Pediatric Research in Inpatient Settings Network

Overview

The Pediatric Research in Inpatient Settings (PRIS) network (pronounced 'PRIZE') is a research network whose mission is to improve the health of and healthcare delivery to hospitalized children and their families. PRIS was founded in 2001 and includes nearly 500 hospitalists from 50 pediatric centers across the United States and Canada. It is believed to be the largest pediatric inpatient research network in the world. PRIS strives to conduct research that is informative, relevant, and addresses real-world systems-based and clinical management decisions for hospitalized children with acute and chronic conditions. It is also concerned with developing strategies for implementing the results of comparative effectiveness research to produce better outcomes and value for hospitalized children and their families. It is governed by an Executive Committee made up of leading pediatric hospitalist-investigators and has Ex-Officio Members from four national organizations—the Child Health Corporation of America (CHCA), the Academic Pediatric Association (APA), the Society of Hospital Medicine (SHM), and the American Academy of Pediatrics (AAP). PRIS also has an Advisory Committee that includes representatives from organizations at the forefront of quality improvement, including Intermountain Healthcare (Dr. Brent James), the Institute for Healthcare Improvement, and the National Initiative for Children's Healthcare Quality (Dr. Charles Homer).

Much of the early work of PRIS investigators addressed the tremendous variation across hospitals in the processes and outcomes of care for a variety of acute and chronic pediatric conditions, including urinary tract infections (UTIs), osteomyelitis, Henoch Schonlein Purpura, complicated pneumonia, gastroesophageal reflux disease, and others. The reduction of regional variation in care through identification of best practices and standardization of care is likely to improve outcomes and reduce costs, and this goal has been featured as a critical component of healthcare reform. In pediatric hospital care, much of the unwarranted regional variation can be attributed to the paucity of comparative effectiveness evidence available to inform evidence-based guidelines. PRIS is committed to performing rigorous comparative effectiveness studies to address this unwarranted variation. When evidence exists, PRIS aims to test the reliable implementation of evidence across hospitals and measure the effect on patient outcomes.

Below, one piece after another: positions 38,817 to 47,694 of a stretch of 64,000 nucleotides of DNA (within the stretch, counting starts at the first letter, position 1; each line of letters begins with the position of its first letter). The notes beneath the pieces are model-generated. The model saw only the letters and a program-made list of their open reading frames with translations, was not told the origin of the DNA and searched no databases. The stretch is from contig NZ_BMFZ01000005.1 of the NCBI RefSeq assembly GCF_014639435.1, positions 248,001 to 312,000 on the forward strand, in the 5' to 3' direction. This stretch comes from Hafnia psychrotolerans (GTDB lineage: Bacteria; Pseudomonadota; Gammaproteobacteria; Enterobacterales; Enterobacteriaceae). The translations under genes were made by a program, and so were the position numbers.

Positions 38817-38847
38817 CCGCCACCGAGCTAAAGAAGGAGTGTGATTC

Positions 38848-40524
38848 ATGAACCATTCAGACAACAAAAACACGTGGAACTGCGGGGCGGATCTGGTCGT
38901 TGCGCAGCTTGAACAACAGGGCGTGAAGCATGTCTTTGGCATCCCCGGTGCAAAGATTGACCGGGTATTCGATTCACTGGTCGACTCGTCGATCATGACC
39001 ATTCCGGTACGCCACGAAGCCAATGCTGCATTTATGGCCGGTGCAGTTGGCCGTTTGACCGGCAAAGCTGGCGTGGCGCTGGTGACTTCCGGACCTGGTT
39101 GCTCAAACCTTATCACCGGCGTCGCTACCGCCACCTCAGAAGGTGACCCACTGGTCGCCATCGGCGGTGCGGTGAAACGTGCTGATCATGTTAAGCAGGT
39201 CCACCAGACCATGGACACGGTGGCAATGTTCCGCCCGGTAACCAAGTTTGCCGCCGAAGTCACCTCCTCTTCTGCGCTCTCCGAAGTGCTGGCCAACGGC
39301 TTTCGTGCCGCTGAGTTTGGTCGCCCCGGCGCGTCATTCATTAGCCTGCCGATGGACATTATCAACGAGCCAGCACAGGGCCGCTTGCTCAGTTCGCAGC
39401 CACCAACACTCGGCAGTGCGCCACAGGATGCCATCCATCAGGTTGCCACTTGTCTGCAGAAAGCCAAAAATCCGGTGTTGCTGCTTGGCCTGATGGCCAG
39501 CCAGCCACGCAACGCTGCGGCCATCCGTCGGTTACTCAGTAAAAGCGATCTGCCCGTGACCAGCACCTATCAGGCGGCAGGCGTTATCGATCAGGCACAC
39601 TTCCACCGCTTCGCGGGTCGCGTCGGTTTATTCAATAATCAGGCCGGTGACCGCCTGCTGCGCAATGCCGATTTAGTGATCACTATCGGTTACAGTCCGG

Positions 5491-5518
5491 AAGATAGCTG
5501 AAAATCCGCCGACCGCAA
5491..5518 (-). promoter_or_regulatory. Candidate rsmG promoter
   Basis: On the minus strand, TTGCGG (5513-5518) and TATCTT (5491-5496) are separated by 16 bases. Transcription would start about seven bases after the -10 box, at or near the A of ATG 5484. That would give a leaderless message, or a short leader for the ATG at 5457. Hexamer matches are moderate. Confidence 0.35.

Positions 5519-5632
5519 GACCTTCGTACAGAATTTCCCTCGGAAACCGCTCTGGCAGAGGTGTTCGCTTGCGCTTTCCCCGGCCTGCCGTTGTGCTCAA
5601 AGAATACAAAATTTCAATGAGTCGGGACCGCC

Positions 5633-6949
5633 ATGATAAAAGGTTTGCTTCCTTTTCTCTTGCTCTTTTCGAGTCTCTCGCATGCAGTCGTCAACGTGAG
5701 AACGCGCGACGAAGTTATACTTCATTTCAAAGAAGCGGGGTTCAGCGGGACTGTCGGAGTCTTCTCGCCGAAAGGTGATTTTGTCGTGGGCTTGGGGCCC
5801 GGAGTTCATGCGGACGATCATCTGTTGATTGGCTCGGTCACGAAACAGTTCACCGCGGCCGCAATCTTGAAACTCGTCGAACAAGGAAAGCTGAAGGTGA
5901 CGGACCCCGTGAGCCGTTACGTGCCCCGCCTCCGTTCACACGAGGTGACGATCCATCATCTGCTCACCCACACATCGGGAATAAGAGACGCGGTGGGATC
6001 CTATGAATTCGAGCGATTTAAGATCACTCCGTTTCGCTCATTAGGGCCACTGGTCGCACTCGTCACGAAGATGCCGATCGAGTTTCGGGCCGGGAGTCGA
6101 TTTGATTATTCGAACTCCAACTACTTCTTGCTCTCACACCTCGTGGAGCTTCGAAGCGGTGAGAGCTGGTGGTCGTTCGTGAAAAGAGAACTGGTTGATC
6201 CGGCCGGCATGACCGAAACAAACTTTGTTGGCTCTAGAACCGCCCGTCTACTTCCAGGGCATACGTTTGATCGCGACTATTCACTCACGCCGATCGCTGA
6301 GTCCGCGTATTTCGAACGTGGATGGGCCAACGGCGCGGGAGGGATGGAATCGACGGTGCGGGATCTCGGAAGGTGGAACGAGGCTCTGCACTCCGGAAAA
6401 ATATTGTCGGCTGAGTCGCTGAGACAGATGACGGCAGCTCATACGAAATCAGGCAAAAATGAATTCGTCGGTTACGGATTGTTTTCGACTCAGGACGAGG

PRIS is an open network that welcomes the participation of hospitalists and hospitals across the United States and Canada. We believe that collaborative research and implementation efforts are the key to transforming our healthcare system and improving outcomes for children. Our network is diverse, including small community hospitals and large freestanding community hospitals. Our hospitals' patients include a substantial number of racial and ethnic minorities. We also serve a high percentage of patients with multiple chronic complex conditions.